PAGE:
Vitamin D Poisoning Average Cost

From 31 quotes ranging from $500 - 7,500

Average Cost

$2,500

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What is Vitamin D Poisoning?

Symptoms of Vitamin D poisoning typically appear 12 to 24 hours after initial ingestion, although they can appear as much as 72 hours after ingestion. In a dog with vitamin D poisoning, calcium, and phosphorous levels rise, affecting the kidneys, heart, gastrointestinal tract and central nervous system. In extreme cases or if left untreated, dogs can experience acute renal failure, coma, and death.

Vitamin D is fat-soluble and regulates dog’s calcium and phosphorous levels, influencing nerve and muscle control. When consumed at excessive levels, Vitamin D poisoning causes an electrolyte abnormality known as hypercalcemia.

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Symptoms of Vitamin D Poisoning in Dogs

  • Vomiting
  • Excessive drooling
  • Abdominal pain
  • Muscle tremors
  • Seizures
  • Weakness
  • Depression
  • Constipation
  • Loss of appetite
  • Increased thirst
  • Increased urination
  • Blood in vomit
  • Loss of weight
  • Tarry feces that contains blood

Causes of Vitamin D Poisoning in Dogs

The most common cause of vitamin D poisoning is the accidental ingestion of certain chemicals used to kill rodents that contain cholecalciferol, or vitamin D3. Poisoning may also be a result of chronic dietary over-supplementation of vitamin D (a risk if you are supplementing vitamin D to treat your dog’s hypoparathyroidism), accidental ingestion of vitamin D tablets or chews. If you notice that your dog has consumed chemicals containing vitamin D it's important to schedule a veterinarian visit as soon as possible. Do not wait to take a "wait-and-see" approach with symptom onset.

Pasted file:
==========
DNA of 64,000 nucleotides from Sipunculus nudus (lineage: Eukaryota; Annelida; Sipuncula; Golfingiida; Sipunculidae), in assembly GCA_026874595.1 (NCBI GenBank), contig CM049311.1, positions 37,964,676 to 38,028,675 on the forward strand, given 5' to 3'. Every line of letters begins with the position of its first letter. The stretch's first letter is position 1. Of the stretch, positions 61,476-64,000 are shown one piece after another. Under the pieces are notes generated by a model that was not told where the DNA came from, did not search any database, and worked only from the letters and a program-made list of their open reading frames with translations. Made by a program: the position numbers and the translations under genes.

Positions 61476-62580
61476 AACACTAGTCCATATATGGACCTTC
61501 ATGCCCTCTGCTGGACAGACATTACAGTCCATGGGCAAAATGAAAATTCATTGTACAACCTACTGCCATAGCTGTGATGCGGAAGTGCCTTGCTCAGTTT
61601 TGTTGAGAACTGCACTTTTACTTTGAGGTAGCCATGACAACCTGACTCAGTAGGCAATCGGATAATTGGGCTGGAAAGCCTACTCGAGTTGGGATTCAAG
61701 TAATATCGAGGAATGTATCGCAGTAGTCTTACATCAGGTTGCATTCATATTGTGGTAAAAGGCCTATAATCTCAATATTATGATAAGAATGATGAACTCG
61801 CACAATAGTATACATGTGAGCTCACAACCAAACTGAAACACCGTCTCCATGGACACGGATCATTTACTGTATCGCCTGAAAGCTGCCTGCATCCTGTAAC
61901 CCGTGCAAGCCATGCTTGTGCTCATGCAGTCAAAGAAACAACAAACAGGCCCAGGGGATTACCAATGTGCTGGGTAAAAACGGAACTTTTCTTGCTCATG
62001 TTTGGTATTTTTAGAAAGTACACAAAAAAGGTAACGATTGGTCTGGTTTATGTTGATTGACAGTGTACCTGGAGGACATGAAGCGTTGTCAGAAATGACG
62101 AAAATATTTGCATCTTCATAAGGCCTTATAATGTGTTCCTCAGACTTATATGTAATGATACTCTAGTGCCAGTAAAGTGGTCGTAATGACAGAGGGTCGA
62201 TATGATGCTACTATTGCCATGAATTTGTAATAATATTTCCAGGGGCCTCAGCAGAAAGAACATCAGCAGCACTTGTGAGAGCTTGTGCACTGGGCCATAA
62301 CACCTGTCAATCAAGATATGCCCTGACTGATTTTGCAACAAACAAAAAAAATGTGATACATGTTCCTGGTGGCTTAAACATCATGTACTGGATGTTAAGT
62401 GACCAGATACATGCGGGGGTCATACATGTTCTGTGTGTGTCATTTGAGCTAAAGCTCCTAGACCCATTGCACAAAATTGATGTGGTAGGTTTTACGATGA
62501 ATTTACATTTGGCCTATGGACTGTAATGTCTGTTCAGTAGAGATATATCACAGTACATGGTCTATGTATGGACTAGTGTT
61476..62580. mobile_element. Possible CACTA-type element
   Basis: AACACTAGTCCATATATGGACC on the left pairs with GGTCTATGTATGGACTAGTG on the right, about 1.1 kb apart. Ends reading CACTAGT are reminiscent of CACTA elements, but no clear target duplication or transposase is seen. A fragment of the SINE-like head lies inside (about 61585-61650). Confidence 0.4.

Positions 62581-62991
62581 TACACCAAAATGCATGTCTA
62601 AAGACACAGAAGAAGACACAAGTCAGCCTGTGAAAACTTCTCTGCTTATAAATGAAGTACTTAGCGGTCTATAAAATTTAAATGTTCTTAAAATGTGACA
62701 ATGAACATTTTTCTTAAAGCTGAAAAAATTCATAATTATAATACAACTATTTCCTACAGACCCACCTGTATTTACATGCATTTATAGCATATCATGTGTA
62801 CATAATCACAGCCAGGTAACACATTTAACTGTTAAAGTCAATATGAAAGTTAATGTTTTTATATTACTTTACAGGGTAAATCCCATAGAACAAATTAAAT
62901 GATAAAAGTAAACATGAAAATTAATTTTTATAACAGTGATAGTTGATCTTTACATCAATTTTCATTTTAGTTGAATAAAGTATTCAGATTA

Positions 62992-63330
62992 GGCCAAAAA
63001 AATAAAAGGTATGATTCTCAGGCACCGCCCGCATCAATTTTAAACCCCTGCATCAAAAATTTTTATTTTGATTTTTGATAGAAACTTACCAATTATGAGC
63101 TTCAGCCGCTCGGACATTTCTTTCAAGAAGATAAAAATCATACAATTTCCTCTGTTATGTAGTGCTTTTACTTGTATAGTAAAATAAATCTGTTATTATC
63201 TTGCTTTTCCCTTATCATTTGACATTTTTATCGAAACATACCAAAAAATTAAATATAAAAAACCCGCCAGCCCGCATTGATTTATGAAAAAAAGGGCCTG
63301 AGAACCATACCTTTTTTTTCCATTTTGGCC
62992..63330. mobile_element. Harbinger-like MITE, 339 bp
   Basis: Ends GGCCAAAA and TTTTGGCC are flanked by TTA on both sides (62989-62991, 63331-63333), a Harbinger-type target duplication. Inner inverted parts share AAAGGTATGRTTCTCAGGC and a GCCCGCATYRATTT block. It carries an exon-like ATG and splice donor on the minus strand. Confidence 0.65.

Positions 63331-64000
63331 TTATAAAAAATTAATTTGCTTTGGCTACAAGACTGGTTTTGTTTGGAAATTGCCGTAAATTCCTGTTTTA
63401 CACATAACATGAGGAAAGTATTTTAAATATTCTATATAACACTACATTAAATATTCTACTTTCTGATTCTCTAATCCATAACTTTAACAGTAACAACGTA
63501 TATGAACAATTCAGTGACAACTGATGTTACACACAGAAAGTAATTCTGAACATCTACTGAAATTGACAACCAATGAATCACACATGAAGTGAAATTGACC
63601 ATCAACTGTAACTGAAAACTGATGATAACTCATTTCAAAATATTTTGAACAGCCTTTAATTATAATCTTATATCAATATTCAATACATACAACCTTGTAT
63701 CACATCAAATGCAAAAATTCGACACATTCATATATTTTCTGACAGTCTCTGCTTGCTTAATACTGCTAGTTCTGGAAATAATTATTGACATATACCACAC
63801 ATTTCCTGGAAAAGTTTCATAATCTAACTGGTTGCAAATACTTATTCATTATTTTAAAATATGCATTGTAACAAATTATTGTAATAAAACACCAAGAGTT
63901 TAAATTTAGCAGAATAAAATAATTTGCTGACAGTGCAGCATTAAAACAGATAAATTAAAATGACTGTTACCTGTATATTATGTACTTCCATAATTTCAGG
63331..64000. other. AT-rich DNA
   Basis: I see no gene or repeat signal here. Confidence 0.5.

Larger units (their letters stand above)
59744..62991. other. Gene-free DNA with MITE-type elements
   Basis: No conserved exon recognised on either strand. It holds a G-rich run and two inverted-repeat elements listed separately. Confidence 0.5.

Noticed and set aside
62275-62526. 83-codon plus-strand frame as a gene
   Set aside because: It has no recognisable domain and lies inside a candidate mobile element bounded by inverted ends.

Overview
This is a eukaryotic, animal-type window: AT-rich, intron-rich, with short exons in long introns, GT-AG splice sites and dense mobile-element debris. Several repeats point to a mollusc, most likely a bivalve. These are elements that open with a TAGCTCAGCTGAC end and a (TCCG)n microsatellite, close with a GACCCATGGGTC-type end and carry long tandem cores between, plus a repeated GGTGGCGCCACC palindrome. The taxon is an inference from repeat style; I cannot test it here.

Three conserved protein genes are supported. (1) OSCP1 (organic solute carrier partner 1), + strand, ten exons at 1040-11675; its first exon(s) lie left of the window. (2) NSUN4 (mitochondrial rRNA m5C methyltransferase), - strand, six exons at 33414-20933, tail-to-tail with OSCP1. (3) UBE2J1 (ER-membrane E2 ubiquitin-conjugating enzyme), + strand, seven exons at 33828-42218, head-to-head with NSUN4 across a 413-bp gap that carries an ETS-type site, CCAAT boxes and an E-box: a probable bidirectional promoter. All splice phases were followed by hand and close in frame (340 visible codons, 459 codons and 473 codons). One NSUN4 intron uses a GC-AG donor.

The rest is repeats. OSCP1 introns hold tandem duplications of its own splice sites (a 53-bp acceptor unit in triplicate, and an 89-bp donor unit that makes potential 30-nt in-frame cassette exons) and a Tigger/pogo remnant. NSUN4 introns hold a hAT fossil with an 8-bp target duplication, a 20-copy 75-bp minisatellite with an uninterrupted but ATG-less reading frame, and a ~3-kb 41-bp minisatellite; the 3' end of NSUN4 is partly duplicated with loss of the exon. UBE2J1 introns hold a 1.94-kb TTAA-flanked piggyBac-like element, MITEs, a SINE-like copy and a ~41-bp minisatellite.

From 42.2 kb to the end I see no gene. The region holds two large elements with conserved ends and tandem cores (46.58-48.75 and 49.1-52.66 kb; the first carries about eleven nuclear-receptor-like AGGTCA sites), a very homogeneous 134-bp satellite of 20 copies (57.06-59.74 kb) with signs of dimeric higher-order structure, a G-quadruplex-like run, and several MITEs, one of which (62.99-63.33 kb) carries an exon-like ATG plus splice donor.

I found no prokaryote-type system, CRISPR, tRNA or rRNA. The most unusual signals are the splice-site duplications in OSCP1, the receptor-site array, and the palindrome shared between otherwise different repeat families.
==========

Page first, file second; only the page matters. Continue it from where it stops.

Diagnosis of Vitamin D Poisoning in Dogs

As the symptoms of vitamin D poisoning overlap with many other conditions, it is important to disclose details about your dog’s diet, any supplements you have been adding, and if your dog may have been able to access rodenticides or another source of vitamin D recently. Being able to determine that vitamin D poisoning is causing your dog’s symptoms will aid in a swift recovery.

The veterinarian will conduct a complete physical examination, and conduct a complete blood count, which checks for abnormalities in red and white blood cell count. Additionally, a blood biochemistry profile will measure levels of calcium and phosphorous, elevated levels of which indicate vitamin D poisoning. The biochemistry profile may also show lower than normal levels of potassium and an accumulation of nitrogenous waste products, as well as low levels of albumin and high levels of certain liver enzymes. A urinalysis will be conducted to measure levels of proteins and glucose, which, if elevated, will help confirm the diagnosis. In some cases, an echocardiogram will measure your dog’s heartbeat, as some dogs suffering from vitamin D poisoning have slowed heartbeats.

Treatment of Vitamin D Poisoning in Dogs

If your dog has recently ingested the substance at the time you seek treatment, the veterinarian will induce vomiting and administer a drug that binds to the vitamin D in order to prevent further absorption. However, if the substance has already been fully metabolized, the first goal of treatment will be to stabilize your dog if necessary, as in the case of a dog suffering seizures. Your dog will be placed on an IV in order to stay hydrated and balance electrolyte levels. Hydration helps to encourage the excretion of excess calcium through urine.

The veterinarian will monitor calcium and phosphorus levels frequently until they have stabilized enough to take your dog off of the IV. After this, the veterinarian will likely want to monitor your dog’s levels daily for several days to avoid renal failure. In some cases, aluminum hydroxide, or other phosphate binders will be given to lower the phosphate levels.

Other treatments include the administration of anti-seizure medication, antibiotics in the case of secondary bacterial infections that may occur as a result of vitamin D poisoning, and/or blood transfusion in the case of severe anemia.

Recovery of Vitamin D Poisoning in Dogs

The prognosis for vitamin D poisoning depends upon if and when treatment is sought; however, if treatment occurs early, the prognosis is very good. Your day may require prolonged hospitalization and monitoring. Even after your dog is released to outpatient care, you may have to return to your veterinarian regularly in order to monitor progress. Your pet needs to be monitored for potential organ calcification, caused by the buildup of calcium in body tissues, which hardens and can disrupt bodily functions.